For more on the campaigns, go to: Lucifer, Trump and Who's Behind the GOP Factions?

First Zika Death in the US As Zika Test Becomes Commercially Available

 A 70-year-old man in Puerto Rico has died from the Zika virus, making it the first death on US territory attributed to the mosquito-borne infection. The news comes as a commercial test for Zika could be made available to doctors as soon as next week. Recent research confirmed that the virus causes microencephaly, which is the birth defect of an abnormally small brain. The virus is also known to cause other neurological disorders, such as Guillain-Barre syndrome, which can lead to temporary paralysis. Brazil is facing a major Zika epidemic, with one point five million reported cases so far. Hundreds of cases have been reported in Puerto Rico.

For more on Zika, go to: Zika Linked to Deforestation and Climate Change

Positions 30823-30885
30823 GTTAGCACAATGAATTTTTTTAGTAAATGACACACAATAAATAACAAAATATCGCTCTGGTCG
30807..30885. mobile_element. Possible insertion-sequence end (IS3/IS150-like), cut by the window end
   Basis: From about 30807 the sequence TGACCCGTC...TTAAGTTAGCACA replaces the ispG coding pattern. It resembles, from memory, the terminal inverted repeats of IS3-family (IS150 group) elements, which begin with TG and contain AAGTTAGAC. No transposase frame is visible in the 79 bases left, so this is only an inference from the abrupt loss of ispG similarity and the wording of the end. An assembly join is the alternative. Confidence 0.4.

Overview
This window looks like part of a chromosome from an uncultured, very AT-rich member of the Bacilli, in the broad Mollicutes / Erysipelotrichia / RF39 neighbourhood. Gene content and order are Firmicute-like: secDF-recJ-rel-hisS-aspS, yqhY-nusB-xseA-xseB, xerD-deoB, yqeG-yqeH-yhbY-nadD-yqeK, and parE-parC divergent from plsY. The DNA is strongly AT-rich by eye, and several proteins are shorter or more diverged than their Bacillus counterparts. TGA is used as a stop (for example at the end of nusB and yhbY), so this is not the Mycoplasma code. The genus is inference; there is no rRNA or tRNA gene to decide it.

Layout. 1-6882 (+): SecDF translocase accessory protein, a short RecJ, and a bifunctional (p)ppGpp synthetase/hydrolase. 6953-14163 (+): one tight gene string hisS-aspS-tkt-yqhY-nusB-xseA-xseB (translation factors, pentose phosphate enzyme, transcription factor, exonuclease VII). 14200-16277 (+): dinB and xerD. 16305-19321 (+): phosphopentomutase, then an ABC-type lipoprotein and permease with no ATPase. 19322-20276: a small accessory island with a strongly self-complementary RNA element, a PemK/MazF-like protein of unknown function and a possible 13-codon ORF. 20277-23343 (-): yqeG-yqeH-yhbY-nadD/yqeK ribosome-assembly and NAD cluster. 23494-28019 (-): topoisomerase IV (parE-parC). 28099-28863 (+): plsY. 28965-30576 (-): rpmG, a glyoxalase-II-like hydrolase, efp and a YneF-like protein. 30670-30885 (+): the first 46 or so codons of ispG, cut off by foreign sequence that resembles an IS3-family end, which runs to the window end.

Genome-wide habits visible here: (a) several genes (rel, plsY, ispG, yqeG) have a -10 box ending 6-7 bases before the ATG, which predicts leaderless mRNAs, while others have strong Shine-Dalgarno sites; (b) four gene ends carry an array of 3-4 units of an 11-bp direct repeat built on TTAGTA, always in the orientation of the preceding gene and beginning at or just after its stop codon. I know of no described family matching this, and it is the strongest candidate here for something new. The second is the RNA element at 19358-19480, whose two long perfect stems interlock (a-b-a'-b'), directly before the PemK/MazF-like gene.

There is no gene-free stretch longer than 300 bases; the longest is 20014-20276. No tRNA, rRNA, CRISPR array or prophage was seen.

Supreme Court Rules to Expand FBI's Hacking Powers

 "The US Supreme court has approved an expansion of the FBI's power to implement digital search warrants. Prior to the ruling, judges could only approve warrants for computers or servers in their jurisdiction, which commonly spans a limited number of counties. The FBI argued that this approach is outdated because digital information is distributed globally. The FBI thus sought permission to search data networks without geographical restrictions once granted a warrant for a particular investigation. The American Civil Liberties Union opposes the expansion on the grounds that it could permit the FBI to conduct unrestricted digital searches of private information. Democratic Senator Ron Wyden of Oregon responded to the announcing saying, “These amendments will have significant consequences for Americans’ privacy and the scope of the government’s powers to conduct remote surveillance and searches of electronic devices,” and, “I plan to introduce legislation to reverse these amendments shortly."